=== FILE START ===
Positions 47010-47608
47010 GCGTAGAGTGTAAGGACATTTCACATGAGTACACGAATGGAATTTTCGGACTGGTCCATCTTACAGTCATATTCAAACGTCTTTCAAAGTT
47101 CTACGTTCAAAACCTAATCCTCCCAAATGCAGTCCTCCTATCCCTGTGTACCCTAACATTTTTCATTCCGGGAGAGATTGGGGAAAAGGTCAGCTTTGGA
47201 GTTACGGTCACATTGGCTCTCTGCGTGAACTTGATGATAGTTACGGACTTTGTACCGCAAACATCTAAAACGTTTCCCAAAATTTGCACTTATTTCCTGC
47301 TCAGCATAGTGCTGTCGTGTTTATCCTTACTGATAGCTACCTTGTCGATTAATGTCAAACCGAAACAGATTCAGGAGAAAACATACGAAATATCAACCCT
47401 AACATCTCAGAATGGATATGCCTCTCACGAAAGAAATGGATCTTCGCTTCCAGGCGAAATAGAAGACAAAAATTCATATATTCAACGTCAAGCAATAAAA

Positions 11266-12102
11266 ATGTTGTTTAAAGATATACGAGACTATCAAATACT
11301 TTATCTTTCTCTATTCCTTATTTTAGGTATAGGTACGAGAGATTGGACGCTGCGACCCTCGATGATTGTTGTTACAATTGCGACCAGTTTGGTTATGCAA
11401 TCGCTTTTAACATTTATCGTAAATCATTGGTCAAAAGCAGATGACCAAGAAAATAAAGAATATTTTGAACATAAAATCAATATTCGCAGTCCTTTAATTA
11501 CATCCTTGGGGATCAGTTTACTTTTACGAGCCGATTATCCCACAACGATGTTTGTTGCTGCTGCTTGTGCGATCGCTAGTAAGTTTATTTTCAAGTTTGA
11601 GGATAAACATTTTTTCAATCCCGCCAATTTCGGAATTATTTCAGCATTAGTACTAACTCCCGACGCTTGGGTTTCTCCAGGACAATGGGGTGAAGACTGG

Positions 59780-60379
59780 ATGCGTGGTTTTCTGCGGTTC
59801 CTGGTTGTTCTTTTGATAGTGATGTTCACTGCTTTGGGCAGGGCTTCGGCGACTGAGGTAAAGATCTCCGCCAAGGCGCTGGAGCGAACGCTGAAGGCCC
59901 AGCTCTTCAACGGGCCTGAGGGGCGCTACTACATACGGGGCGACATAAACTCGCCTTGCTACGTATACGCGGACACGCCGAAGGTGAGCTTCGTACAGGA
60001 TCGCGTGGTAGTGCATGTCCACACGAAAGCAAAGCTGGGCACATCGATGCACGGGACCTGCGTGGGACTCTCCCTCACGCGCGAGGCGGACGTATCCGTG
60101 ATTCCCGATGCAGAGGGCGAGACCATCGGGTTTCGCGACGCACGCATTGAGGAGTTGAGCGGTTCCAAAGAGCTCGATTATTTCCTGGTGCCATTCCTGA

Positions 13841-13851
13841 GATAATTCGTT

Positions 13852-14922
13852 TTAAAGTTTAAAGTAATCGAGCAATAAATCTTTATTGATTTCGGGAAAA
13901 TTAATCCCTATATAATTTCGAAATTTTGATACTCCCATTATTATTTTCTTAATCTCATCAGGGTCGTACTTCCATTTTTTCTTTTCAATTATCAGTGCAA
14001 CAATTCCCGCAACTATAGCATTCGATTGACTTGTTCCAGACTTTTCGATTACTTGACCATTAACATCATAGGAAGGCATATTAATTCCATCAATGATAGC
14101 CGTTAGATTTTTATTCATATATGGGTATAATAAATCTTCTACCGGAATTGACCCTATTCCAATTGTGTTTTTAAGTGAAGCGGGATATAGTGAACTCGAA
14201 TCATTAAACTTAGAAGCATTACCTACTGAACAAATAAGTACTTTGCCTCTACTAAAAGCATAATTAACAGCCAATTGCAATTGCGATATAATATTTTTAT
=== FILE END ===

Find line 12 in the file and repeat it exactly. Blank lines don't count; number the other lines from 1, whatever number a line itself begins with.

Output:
11601 GGATAAACATTTTTTCAATCCCGCCAATTTCGGAATTATTTCAGCATTAGTACTAACTCCCGACGCTTGGGTTTCTCCAGGACAATGGGGTGAAGACTGG